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Business Well Done™

On the challenges faced by leaders of established businesses.

Tell The Story

Some of the best stuff on meetings comes from Patrick Lencioni.  And while he suggests plenty of good tactics to make the most of meetings, one of the least used is the most powerful:

Tell the story.

Our people want to be engaged in something meaningful.  They want to know what they're trying to accomplish and why it matters.  Presumably, this meeting plays an important role in some important effort (if not, why are we meeting?), so start by reminding us why we're here.

This isn't always easy.  It can feel awkward, and it can be difficult to come up with a compelling narrative, especially for recurring meetings.  But it doesn't have to be profound or dramatic - a simple reminder that this meeting is part of something much larger can be good enough.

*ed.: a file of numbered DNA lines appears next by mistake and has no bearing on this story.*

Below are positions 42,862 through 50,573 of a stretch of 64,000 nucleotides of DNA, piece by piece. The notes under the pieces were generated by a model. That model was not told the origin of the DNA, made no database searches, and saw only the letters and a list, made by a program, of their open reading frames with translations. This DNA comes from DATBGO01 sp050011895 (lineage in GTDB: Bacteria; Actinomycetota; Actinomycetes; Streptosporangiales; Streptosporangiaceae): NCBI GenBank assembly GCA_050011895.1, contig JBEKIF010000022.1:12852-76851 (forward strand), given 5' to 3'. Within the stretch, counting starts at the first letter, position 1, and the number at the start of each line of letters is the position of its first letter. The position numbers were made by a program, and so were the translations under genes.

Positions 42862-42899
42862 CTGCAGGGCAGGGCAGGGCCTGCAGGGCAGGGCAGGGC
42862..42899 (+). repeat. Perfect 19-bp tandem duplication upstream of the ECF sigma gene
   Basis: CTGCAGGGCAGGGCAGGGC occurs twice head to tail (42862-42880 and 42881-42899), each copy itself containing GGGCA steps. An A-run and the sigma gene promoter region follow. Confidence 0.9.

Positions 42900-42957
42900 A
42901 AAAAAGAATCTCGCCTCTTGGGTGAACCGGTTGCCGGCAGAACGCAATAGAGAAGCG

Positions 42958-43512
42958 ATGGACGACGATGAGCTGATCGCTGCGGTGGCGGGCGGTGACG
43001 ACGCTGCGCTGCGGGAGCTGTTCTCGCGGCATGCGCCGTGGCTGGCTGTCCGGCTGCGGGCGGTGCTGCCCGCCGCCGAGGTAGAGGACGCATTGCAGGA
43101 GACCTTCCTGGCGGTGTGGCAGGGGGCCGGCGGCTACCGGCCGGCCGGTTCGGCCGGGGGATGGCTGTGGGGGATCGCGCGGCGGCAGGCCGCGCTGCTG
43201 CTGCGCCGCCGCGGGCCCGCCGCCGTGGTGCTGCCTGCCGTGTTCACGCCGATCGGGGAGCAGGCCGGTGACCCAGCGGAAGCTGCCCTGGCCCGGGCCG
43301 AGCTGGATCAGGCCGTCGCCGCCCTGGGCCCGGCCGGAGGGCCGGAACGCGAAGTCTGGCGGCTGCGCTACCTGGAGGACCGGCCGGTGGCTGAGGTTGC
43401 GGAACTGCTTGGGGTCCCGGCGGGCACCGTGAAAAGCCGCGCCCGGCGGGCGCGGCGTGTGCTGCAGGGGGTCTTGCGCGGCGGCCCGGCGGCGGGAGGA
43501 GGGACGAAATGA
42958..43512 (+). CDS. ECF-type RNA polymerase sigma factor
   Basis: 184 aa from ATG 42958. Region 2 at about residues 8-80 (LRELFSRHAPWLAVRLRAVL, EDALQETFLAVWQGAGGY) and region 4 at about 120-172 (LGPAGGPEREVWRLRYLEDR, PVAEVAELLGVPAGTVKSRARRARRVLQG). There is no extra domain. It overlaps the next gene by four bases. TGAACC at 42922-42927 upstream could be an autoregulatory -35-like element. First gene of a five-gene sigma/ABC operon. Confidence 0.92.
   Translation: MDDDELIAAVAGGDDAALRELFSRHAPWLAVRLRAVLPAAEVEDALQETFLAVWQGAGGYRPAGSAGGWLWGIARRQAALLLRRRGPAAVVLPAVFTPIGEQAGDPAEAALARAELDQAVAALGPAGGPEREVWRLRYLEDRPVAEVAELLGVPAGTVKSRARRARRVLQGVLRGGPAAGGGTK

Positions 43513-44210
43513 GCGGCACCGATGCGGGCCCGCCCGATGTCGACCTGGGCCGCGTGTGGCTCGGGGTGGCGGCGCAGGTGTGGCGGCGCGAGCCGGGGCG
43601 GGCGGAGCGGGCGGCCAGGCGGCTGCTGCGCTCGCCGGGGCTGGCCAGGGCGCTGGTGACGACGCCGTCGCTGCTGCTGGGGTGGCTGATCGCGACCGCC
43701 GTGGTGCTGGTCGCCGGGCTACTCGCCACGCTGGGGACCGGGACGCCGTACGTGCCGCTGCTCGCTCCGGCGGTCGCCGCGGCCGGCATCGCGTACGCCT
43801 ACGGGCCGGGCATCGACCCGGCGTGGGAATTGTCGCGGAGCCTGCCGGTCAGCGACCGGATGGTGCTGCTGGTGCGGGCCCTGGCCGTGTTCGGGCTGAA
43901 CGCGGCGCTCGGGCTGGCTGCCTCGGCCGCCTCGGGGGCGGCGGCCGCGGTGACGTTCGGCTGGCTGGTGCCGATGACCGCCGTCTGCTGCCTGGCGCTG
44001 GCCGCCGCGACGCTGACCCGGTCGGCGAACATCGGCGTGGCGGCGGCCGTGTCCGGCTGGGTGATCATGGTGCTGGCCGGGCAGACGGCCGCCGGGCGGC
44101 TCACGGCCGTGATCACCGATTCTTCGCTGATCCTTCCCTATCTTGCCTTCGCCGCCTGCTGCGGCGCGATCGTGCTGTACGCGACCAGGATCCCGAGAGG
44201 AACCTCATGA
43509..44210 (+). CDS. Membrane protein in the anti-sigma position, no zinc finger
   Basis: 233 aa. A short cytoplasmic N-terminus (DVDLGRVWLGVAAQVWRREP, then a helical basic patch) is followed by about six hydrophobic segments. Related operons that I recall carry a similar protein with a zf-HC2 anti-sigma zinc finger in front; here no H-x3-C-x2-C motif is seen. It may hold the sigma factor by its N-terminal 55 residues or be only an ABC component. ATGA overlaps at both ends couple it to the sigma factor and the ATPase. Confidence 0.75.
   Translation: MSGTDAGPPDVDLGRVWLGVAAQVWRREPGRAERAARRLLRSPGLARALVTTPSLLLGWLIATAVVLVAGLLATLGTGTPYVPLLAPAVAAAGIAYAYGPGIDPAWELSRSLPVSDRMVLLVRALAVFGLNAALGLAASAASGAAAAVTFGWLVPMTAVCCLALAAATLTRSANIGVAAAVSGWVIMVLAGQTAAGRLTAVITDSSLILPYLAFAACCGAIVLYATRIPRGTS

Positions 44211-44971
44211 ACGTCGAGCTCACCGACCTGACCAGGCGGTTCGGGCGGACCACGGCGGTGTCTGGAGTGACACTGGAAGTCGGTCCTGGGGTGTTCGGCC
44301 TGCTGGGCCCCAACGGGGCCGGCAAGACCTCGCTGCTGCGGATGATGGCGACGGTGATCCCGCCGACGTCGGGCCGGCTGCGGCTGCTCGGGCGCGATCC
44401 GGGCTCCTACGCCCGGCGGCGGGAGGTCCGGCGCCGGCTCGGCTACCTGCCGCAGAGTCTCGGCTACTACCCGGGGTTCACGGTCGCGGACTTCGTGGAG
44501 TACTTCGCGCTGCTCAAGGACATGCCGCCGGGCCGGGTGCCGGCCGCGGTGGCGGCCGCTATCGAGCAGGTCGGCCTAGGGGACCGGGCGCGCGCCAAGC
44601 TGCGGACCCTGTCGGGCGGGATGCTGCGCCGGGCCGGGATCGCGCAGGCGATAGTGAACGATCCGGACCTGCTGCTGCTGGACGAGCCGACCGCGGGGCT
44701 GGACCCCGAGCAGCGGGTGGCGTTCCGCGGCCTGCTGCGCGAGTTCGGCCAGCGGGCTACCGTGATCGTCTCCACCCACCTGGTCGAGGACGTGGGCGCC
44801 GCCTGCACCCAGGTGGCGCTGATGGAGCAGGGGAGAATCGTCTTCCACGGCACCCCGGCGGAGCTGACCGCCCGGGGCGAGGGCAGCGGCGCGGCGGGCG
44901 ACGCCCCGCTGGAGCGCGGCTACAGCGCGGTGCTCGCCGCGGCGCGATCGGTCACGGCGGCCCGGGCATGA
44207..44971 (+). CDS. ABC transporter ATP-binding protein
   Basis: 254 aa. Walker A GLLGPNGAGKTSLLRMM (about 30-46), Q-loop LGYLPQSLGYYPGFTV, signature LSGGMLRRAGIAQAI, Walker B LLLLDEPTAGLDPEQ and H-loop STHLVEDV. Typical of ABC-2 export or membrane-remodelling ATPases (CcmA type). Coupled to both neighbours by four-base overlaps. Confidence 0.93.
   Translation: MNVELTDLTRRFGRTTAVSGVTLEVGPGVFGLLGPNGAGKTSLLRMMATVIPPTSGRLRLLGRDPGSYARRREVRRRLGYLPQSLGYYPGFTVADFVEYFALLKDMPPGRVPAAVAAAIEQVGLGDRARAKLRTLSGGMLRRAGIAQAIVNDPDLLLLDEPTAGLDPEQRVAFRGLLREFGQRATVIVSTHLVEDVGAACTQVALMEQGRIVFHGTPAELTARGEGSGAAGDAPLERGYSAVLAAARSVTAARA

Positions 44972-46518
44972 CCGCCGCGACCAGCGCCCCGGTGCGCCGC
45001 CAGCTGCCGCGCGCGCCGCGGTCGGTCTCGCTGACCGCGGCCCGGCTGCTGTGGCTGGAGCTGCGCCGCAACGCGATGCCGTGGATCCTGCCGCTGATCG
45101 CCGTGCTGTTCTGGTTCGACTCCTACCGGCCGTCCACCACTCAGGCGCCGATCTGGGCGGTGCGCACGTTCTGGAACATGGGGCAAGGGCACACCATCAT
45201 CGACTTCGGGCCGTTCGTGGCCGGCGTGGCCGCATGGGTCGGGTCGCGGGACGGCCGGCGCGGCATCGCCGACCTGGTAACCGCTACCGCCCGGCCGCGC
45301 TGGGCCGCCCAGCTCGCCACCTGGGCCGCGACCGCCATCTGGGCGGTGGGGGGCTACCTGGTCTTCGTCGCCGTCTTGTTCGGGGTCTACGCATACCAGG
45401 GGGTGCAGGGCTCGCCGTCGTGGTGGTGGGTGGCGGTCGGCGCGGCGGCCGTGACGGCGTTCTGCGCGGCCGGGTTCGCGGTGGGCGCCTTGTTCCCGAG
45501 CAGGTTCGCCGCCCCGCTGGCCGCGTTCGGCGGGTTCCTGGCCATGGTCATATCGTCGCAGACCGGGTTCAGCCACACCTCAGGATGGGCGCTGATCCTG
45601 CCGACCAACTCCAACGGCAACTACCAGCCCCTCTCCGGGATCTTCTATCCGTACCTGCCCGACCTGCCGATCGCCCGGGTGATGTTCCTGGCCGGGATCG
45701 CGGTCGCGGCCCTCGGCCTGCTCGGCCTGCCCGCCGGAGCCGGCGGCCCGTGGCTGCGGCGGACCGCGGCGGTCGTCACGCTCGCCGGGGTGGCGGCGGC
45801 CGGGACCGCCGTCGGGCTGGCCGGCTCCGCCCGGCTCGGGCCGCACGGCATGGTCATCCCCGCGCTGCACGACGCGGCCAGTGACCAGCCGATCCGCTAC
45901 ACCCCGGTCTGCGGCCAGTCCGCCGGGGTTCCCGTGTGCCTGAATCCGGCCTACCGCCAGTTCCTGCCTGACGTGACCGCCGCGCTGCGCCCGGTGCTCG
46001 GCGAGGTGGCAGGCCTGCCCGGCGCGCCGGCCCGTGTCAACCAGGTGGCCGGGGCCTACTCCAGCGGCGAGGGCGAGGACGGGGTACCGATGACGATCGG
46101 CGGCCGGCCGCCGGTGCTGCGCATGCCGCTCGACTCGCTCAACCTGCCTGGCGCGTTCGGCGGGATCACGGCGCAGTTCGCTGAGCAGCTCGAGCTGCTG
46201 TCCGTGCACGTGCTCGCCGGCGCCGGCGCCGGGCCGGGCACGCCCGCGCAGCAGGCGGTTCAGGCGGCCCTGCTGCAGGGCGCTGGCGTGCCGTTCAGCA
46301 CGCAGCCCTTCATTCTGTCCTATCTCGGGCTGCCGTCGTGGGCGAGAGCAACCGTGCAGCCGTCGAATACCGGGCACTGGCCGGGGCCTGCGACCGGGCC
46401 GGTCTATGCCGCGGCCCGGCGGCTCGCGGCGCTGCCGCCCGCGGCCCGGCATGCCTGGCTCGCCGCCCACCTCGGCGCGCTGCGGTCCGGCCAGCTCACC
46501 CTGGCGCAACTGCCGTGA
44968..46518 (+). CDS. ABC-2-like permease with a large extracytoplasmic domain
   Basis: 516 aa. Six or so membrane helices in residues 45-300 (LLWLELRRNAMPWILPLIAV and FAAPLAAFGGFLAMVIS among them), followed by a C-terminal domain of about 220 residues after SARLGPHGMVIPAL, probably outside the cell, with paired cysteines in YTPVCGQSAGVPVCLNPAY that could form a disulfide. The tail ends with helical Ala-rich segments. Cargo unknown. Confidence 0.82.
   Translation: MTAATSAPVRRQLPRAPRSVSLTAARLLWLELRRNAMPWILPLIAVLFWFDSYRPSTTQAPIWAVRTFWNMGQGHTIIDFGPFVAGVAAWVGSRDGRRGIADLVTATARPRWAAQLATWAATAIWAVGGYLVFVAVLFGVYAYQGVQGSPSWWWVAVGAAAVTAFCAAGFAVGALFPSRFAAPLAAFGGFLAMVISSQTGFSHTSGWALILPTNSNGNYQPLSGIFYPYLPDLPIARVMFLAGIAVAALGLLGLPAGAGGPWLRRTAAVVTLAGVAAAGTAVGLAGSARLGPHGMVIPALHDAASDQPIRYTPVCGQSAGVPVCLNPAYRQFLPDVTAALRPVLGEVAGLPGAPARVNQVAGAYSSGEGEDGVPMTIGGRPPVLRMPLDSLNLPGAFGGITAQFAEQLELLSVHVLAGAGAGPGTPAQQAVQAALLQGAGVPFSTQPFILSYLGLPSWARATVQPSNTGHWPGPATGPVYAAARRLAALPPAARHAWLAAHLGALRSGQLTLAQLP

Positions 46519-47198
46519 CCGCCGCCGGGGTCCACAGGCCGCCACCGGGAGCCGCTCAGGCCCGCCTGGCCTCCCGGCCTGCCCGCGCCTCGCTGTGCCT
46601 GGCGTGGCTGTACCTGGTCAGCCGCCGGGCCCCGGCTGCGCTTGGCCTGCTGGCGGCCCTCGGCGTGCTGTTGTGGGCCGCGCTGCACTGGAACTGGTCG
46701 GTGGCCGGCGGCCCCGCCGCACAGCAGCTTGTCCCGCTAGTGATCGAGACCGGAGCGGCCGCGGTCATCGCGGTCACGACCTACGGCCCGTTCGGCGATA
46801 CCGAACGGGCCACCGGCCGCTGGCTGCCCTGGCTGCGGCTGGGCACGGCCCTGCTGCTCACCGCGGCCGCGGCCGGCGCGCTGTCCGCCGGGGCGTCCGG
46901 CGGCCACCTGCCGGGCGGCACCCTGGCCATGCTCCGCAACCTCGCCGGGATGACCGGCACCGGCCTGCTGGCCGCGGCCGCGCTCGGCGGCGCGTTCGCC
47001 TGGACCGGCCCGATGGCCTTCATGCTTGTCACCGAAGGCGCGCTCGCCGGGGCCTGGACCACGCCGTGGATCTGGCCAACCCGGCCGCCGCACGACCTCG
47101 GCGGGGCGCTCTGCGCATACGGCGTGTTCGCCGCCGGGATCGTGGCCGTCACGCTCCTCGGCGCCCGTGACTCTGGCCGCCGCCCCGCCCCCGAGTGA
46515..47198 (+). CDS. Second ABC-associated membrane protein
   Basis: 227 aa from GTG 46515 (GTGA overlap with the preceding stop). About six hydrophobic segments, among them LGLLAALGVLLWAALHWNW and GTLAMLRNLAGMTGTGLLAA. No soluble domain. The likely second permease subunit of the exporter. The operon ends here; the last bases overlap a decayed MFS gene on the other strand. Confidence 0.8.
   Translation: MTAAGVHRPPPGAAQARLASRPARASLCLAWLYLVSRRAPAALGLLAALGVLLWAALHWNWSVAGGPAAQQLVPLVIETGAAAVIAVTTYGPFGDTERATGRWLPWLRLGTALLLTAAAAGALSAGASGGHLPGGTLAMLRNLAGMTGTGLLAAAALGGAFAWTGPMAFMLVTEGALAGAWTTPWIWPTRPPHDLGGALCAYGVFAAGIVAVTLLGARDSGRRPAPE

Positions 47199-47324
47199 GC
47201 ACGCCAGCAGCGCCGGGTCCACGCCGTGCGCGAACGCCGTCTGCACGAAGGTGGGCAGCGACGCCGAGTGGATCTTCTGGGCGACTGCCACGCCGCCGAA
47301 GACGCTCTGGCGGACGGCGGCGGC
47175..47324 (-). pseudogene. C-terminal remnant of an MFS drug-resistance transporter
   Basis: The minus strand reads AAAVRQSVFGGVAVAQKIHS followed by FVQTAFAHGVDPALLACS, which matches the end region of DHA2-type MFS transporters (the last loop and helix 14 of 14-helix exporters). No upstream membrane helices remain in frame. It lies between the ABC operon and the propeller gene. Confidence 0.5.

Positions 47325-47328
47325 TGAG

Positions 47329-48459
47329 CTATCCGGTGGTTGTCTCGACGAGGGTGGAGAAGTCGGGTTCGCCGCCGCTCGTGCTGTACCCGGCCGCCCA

(For that project review) "Remember how critical it is that we make smarter bets with our limited funds?  Here's a chance to see how we're doing on that, and to make corrections if we're off track."

(For that new product development update)  "Let's see how close we are to opening up that $10K/week spigot this new product creates."

(For that experimental effort) "OK, tell me how our favorite sneaky, brilliant side project is coming along... and how many unmarked bills you need to keep it going."

If it feels awkward, try it anyway.  If it doesn't seem exciting, it's better than nothing.  And if you're not sure it's worth it, think about your opportunity cost:  count up the number of people in the room and multiply by your Productivity rate (usually $200K to $400K in annual revenue per employee).

Then engage.

Paul SchwadaComment